We Were There


We live in singular times, friends. Name another era in which a colicky dullard of a billionaire ascended to the presidency; a party in possession of two branches (three if you count the stolen judicial) functioned like reruns of a circular firing squad; and a hostile foreign power set up an American presidential election like a cheap bowling pin.

Seriously, assuming we don’t all perish in a nuclear winter precipitated by two madmen an ocean apart, we can say for the ages we were witness to the hands down, four most cockamamie years in the history of American government.

But we can also testify — and this is important — that we showed up. That we were there.

We were there when enough was enough, and a vast network of progressive coalitions formed to unite and resist, march and fundraise, regroup and persist.

We were there when the monuments to chattel slavery started falling - a small but proud act of spiritual reckoning for sins past and present.

We were there when the once fixed and binary lines of gender were blurred, and we beamed with pride as six transgender souls stood for and won political office.

We were there when private citizens, houses of faith and whole cities defied a mandate to surrender children made handy scapegoats for conservative phobias and political expediency.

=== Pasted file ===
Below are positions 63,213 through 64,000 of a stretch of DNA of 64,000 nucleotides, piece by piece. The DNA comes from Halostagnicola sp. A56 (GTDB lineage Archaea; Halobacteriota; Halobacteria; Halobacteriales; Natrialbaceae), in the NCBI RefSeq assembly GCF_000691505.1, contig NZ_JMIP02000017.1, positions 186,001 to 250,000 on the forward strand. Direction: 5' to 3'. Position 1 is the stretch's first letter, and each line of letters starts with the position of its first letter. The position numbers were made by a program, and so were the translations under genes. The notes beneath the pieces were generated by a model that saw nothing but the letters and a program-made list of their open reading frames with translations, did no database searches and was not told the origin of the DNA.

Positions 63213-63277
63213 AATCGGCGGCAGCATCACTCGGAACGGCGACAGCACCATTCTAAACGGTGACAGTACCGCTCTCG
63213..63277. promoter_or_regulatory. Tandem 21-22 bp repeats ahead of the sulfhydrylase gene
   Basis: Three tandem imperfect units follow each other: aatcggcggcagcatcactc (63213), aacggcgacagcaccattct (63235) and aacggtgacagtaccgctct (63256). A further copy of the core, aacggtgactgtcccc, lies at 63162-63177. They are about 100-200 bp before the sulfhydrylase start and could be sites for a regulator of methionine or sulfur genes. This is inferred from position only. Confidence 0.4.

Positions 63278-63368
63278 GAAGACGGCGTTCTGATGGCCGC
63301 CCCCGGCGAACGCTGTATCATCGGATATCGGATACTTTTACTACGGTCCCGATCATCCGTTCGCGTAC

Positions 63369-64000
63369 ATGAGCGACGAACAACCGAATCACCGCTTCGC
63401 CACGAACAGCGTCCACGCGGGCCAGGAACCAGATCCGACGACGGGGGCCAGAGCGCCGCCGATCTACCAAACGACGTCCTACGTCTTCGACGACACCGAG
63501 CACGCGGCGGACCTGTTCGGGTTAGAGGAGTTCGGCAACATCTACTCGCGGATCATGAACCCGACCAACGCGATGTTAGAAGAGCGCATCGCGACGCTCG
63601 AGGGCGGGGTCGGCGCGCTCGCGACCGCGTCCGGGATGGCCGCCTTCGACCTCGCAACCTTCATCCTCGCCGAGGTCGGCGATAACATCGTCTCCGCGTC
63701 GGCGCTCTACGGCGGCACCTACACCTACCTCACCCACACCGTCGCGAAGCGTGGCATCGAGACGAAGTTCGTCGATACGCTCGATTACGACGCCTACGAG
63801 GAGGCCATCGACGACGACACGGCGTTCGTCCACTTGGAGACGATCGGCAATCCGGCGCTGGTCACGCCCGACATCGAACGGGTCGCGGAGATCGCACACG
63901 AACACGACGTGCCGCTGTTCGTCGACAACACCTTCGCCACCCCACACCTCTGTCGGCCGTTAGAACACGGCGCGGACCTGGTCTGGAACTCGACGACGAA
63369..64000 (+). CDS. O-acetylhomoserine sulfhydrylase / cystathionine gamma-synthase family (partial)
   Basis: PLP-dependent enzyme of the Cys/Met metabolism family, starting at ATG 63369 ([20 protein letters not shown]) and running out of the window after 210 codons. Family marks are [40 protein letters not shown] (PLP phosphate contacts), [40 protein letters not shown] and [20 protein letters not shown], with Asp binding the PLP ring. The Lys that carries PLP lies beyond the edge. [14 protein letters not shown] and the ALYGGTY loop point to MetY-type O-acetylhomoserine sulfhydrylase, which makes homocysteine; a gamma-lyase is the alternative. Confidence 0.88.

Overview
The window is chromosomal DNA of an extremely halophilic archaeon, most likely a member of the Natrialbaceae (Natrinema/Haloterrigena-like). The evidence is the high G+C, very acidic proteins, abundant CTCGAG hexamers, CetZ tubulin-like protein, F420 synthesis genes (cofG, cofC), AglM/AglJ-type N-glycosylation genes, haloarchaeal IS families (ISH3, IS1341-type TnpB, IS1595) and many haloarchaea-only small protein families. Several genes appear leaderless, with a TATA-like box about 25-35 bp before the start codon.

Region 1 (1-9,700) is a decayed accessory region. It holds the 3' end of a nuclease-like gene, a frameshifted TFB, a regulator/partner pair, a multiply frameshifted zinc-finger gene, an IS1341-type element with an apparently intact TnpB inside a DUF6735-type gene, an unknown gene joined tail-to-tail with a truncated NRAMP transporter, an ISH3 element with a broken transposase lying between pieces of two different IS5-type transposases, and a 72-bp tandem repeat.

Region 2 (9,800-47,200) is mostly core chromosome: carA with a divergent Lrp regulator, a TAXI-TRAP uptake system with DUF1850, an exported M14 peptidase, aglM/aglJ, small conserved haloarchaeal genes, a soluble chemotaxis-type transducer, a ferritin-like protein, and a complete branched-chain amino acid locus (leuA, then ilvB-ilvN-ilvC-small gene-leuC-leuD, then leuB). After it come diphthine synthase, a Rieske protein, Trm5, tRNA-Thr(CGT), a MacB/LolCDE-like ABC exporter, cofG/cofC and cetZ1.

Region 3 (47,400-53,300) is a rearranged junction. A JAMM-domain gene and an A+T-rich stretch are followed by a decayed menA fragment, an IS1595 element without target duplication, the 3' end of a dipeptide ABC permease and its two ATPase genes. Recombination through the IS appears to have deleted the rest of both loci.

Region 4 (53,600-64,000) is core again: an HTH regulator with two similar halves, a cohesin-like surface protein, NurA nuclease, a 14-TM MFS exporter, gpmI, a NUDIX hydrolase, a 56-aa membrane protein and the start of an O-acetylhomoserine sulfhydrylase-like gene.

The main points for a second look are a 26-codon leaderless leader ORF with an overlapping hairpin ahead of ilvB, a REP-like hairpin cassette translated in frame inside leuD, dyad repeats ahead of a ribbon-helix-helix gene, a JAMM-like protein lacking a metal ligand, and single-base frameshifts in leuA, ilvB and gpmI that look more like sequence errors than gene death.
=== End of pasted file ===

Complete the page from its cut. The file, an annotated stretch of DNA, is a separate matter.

We were there when Big Bank preyed on its own customers, closing our accounts, boycotting its products and finding an option we can live with.

We were there when gun violence continued to maim and murder, and skin pigment determined justice, fighting lobby by lobby, court by court.

We were there when a young quarterback took a knee on the sideline, writing and blogging and messaging our solidarity. Even as the death threats started pouring in.

We were there when a profit-margin president turned his back on Planet Earth, meeting with our state and federal reps, pushing for solar and wind credits.

And we were there when each woman came forward, determined to speak her truth, holding faith with her. Even as we knew we had all participated in her silencing.

It is perhaps as the progressive historian Howard Zinn once proposed, the very nature of liberals to dwell on the negative; thereby (and I paraphrase) compromising our fierceness, surrendering our power, and abandoning those who need us to lock arms, not turn tails.

But in the end, it’s not a matter of our DNA, cellular or political.

It’s about showing up. It’s about whether or not we were there.

Don Rollins is a Unitarian Universalist minister and substance abuse counselor living in Pittsburgh, Pa. Email donaldlrollins@gmail.com.

From The Progressive Populist, December 15, 2017


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